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Because I'm not sure what type of essay you need to do or whether Death in the Lab is a novel, article or other type of material, I can't be as specific as I'd like to be. But I can tell you how to write a topic sentence about any subject, so that should get you where you need to go.
As you're reading the selection, start jotting down some of the most important ideas in the text. How do you decide what's important? Try asking yourself, "What's the main thing the author wanted me to remember about this piece?" or, "What was the author trying to teach me by writing this piece?" There may be several things, so write them all down.
If they're really important, there will be lots of paragraphs about those ideas that you can quote and paraphrase. In fact, one way to choose important ideas is to look for headings or titles or even photos or other graphics through the selection. They're clues that those parts of the selection are considered important.
When you're ready to write that topic sentence, go through your "important ideas" list and pick, say, the five most important comments or ideas. Be sure to choose ideas or comments that you could easily support with information from the text.
Once you've chosen those five, really give each one a good "think." Which one will be easiest to write about? Which one do you feel confident about? Which one could you almost write about without having to look back at the text? Which one do you think your teacher would want you to choose? Which one might be something you'd see on a test about the selection?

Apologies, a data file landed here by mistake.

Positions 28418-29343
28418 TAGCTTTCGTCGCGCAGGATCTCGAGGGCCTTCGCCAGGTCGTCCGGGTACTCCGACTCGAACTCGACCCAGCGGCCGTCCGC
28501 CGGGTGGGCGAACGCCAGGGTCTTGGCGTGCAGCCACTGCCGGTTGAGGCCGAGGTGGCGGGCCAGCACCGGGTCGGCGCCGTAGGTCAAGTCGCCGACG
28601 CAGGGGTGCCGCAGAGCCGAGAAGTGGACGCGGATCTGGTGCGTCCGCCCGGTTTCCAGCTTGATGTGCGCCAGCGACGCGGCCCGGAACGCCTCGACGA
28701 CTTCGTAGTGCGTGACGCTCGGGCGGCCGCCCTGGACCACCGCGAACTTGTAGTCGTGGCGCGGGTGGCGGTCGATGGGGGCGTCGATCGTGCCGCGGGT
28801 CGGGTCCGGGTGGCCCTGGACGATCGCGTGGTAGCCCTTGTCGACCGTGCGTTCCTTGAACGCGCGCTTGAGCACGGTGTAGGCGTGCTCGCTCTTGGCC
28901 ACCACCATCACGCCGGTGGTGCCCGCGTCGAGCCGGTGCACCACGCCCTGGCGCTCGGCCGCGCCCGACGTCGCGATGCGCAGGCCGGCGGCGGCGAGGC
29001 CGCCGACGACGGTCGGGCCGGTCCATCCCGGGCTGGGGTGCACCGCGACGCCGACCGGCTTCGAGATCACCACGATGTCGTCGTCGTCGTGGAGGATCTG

And finally, ask yourself if there's one topic you really have strong feelings about that you might want to "argue" about on paper. If so, you'll probably enjoy writing about that one.
Once you've chosen that one big idea, it's time to write a topic sentence with it. That means it's time for you to decide exactly what you want your reader to learn from the essay you write, and to say it in one very clear sentence.
I read an article entitled "Death in the Lab," which was about a young researcher who had died from injuries she suffered while working under dangerous conditions in a university laboratory.
Let's pretend my list included four important ideas like:
- A student died of burns over 40% of her body after her clothes caught fire in a university laboratory.
- Her parents sued the university because they said she wasn't taught proper procedures.
- Experts said her professor had been negligent but the university did not think it was their fault.
- Experts who examined the lab were upset about some of the things they found and didn't find.
- The case was settled and Harran went back to his teaching job in spite of all the evidence.
Okay, they're kind of simple, but you get the idea! So here are some topic sentences I might write for that particular article, based on my five important ideas:
1. For an informational or expository essay, which would merely summarize the events that took place or the legal issues that they raised without taking sides:
"Death in the Lab" is a chilling story about the death of a young research assistant and the trial that followed.
2. For an argumentative or persuasive essay, which takes a stand and supports it with facts from the text:
Professor Patrick Harran is obviously responsible for the untimely death of student researcher Sheri Sangji.
Can you see the difference? One topic sentences tells you that the writer is going to merely summarize what happened without taking sides. The other let's the reader know that the essay is going to argue a specific point and prove it with facts from the text.
I hope this helps you get started!
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